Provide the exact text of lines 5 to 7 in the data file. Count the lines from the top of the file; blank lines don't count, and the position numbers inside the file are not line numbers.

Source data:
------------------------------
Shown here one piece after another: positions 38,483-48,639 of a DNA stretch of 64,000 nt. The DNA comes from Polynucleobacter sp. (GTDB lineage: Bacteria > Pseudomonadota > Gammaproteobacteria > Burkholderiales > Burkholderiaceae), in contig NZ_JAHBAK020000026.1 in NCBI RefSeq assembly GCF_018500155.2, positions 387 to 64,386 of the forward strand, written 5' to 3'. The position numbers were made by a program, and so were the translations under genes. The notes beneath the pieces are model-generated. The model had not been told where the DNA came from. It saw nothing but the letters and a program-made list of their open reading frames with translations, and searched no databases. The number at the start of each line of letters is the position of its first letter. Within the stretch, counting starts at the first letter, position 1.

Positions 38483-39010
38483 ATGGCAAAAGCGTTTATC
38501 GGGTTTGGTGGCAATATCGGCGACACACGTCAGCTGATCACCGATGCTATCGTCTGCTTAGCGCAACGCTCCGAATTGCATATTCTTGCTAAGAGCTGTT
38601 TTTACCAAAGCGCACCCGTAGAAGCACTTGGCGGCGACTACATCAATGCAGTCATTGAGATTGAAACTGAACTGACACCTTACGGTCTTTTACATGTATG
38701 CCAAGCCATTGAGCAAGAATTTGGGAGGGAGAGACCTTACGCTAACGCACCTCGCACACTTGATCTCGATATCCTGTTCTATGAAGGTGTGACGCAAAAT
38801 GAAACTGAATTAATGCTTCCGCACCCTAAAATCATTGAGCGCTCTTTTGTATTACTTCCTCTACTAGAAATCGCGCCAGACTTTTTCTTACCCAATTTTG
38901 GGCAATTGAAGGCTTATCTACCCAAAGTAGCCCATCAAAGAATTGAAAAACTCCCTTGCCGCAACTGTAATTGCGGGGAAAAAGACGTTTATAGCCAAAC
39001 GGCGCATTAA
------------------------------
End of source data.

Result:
38601 TTTACCAAAGCGCACCCGTAGAAGCACTTGGCGGCGACTACATCAATGCAGTCATTGAGATTGAAACTGAACTGACACCTTACGGTCTTTTACATGTATG
38701 CCAAGCCATTGAGCAAGAATTTGGGAGGGAGAGACCTTACGCTAACGCACCTCGCACACTTGATCTCGATATCCTGTTCTATGAAGGTGTGACGCAAAAT
38801 GAAACTGAATTAATGCTTCCGCACCCTAAAATCATTGAGCGCTCTTTTGTATTACTTCCTCTACTAGAAATCGCGCCAGACTTTTTCTTACCCAATTTTG